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Defensive uptick needed if Magic are to rise East ranks

POSTED: Oct 21, 2015 11:15 PM ET

By Sekou Smith

BY Sekou Smith


Magic Season Preview: Expectations

With Scott Skiles at the helm and a promising roster, expectations for winning and player development are high in Orlando.

After three seasons worth of carefully-crafted baby steps in an extreme franchise makeover, it's time for a culture change. And that change comes in the form of a familiar face to the Magic: new coach Scott Skiles, who made his bones as a player in the pin stripes. But even with his wealth of coaching experience around the league, Skiles has not faced a challenge like this. He inherits a team that has won a total of 68 games the past three seasons, a team without a defensive identity -- and the expectation is that he'll turn things around immediately and push this crew into the playoff hunt.


Rookie swingman and No. 5 overall Draft pick Mario Hezonja made an impression with his fearlessness (shooting, driving and finishing and simply attacking) during Summer League play. ... Former LeBron James-fave Shabazz Napier was acquired in a trade with Miami to provide point guard depth behind starter Elfrid Payton and veteran newcomer C.J. Watson. ... The Magic avoided the drama in July by signing then restricted free-agent forward Tobias Harris to a four-year, $64 million deal. ... Aaron Gordon underwent surgery July 14 to repair his fractured jaw, an injury he suffered while roughhousing with his brother. ... Evan Fournier, who started 32 games last season for the Magic, helped lead France to a bronze medal at EuroBasket 2015.


1. For a team with so many talented individual parts, the Magic's defensive struggles just don't add up. The starting backcourt of Payton and Victor Oladipo possess as much physical talent as anyone could ask for, but neither one of them would rate as anything close to a stopper at their respective positions. Same goes for Nik Vucevic and Tobias Harris up front. Any culture changing in Orlando must start with upgrades in defensive focus across the board.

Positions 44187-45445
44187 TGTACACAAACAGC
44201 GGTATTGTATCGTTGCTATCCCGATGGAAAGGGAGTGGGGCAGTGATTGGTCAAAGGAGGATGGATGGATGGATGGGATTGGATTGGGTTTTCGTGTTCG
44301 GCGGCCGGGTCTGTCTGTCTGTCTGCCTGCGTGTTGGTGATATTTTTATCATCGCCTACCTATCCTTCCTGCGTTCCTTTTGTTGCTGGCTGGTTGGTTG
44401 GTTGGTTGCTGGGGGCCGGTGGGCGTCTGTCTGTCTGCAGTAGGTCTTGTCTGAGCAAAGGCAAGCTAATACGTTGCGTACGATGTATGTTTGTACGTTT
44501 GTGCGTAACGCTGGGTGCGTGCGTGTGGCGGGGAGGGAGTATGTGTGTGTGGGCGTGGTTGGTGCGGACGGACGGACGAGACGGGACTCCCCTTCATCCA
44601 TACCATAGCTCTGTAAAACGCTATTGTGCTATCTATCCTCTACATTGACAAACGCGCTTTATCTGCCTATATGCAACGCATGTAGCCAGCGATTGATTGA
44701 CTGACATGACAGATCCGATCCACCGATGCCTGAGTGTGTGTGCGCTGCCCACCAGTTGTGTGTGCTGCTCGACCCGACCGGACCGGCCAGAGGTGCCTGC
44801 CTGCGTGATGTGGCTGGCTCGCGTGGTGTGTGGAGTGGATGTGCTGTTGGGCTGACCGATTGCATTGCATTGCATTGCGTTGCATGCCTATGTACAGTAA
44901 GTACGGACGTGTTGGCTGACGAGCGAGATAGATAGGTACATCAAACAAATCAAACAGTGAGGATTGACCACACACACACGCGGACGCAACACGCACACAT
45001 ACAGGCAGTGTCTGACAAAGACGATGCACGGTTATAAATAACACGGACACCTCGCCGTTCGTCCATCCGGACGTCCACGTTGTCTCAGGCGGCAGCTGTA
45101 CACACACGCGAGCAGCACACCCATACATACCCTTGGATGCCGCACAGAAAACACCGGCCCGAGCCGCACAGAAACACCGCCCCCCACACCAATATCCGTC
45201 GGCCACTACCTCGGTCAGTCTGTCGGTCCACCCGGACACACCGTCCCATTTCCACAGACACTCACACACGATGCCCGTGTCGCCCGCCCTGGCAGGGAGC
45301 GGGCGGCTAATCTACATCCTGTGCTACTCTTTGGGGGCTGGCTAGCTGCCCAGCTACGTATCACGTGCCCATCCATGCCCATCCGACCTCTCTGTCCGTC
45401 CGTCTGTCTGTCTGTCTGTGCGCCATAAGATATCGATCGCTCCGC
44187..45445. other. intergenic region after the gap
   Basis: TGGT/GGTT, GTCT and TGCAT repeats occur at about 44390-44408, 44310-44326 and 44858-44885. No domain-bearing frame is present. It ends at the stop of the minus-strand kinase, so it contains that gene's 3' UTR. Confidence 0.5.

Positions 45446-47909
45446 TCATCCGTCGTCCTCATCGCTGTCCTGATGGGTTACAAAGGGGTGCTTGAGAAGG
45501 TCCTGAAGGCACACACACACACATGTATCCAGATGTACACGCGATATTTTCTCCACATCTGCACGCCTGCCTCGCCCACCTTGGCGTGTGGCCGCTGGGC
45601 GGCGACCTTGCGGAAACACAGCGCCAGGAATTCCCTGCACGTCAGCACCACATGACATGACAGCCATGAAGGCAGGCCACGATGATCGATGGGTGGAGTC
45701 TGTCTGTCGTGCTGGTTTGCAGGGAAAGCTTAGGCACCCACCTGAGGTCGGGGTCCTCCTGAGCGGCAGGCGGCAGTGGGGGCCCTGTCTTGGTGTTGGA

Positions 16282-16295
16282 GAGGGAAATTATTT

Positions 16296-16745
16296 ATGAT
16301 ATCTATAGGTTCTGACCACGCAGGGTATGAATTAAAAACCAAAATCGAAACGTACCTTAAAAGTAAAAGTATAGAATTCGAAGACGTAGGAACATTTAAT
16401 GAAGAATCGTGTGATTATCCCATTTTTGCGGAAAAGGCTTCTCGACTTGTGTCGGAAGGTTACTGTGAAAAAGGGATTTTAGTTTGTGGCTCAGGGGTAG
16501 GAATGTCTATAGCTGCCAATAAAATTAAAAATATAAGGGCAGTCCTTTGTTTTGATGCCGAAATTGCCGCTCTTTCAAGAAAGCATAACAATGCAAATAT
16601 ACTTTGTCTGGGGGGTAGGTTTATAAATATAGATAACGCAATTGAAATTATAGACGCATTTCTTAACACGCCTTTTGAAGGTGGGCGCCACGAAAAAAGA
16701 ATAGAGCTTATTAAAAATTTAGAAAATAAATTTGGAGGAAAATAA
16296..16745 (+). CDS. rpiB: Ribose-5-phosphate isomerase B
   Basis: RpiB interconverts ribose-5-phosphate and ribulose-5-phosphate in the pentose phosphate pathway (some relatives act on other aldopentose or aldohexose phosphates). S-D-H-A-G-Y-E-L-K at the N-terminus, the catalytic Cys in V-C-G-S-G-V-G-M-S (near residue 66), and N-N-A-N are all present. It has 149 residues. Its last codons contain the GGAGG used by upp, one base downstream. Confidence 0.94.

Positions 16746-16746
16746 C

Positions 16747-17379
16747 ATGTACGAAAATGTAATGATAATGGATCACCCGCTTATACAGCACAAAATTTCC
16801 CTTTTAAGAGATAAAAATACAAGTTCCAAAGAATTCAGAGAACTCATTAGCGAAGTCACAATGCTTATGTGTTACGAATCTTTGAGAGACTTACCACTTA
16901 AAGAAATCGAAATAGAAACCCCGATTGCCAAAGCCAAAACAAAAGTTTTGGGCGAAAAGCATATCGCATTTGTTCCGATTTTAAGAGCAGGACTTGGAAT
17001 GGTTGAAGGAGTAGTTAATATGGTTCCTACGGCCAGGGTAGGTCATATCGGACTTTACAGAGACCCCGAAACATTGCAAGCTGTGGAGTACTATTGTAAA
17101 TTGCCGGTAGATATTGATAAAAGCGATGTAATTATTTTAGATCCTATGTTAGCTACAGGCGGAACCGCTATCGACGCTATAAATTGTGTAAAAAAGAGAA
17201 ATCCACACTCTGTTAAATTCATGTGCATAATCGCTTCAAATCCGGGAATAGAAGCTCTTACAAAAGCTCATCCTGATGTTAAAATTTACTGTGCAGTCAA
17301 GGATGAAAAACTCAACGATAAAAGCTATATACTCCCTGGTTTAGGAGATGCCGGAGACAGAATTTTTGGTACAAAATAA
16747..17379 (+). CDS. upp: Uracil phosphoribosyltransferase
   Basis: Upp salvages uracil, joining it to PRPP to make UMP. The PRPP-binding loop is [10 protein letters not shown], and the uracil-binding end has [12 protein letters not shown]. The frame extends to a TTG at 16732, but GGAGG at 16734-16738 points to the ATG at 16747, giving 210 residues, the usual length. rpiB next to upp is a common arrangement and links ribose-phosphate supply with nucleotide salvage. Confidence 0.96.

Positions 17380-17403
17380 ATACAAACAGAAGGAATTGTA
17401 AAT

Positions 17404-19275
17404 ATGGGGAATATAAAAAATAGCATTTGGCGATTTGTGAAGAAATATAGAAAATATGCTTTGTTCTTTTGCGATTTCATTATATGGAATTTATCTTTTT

2. The Magic allowed more than 110 points per 100 possessions with Channing Frye and Vucevic on the floor together last season, by far the worst on-court defensive rating for any pair of big men were on the floor for at least 1,000 minutes. But it goes deeper than that for a team that ranked 25th in defensive efficiency, and ranked in the bottom three in field goal percentage defense at the basket and at the 3-point line.

3. Magic GM Rob Hennigan has held true to his plan to build through the Draft and with young assets instead of the quick-fix that free agency can be when executed properly. He did, however, pursue Atlanta All-Star Paul Millsap in July and almost pulled it off. It was a move that would have weakened a division rival and given the Magic a go-to-guy in the lineup that is still missing.


Make no mistake, Scott Skiles is the man on the spot and will be until things change in Orlando. Each and every time he's taken over a team during his coaching career the progress has been evident, starting with the defensive identity. His teams have ranked in the top six in defensive efficiency in all but two of his eight full seasons as a coach. The question is whether or not his gruff, hard-charging style will resonate with a group that didn't get anything of the sort from Jacque Vaughn. Skiles wants a team that reflects his own attacking, in-your-face style. And he's willing to poke, prod and even shove, if needed, to get that out of his team.


Elfrid Payton | 8.9 ppg, 4.3 rpg, 6.5 apg
Impressed as a rookie and will only get better with time and tutoring from Skiles.

Victor Oladipo | 17.9 ppg, 4.2 rpg, 4.1 apg
An athletic marvel who checks all of the boxes on the stat sheet every night.

Nikola Vucevic | 19.3 ppg, 10.9 rpg, 2.0 apg
One of the most consistent, productive and reliable bigs in the league.

Tobias Harris | 17.1 ppg, 6.3 rpg, 1.8 apg
As productive as he's been, he's only scratched the surface of his potential.

Aaron Gordon | 5.2 ppg, 3.6 rpg, 0.7 apg
Early promise derailed by injuries. Plenty talented, though, just needs time.


C.J Watson | 10.0 ppg, 2.9 rpg, 3.6 apg
The ideal backup point guard for a team that needs improved scoring off the bench.

Channing Frye | 7.3 ppg, 3.9 rpg, 1.3 apg
A floor-stretcher that should fit much better coming off the bench.

Evan Fournier | 12.0 ppg, 2.6 rpg, 2.1 apg
A pleasant surprise last season when pressed into a starting role.


The GM and new coach are talking playoffs. That's a bit ambitious for a team that simply has not exhibited the consistency to warrant such talk, not yet at least. Baby steps means a jump of 10-12 wins with the postseason still just out of reach.

Sekou Smith is a staff writer for You can e-mail him here and follow him on Twitter.

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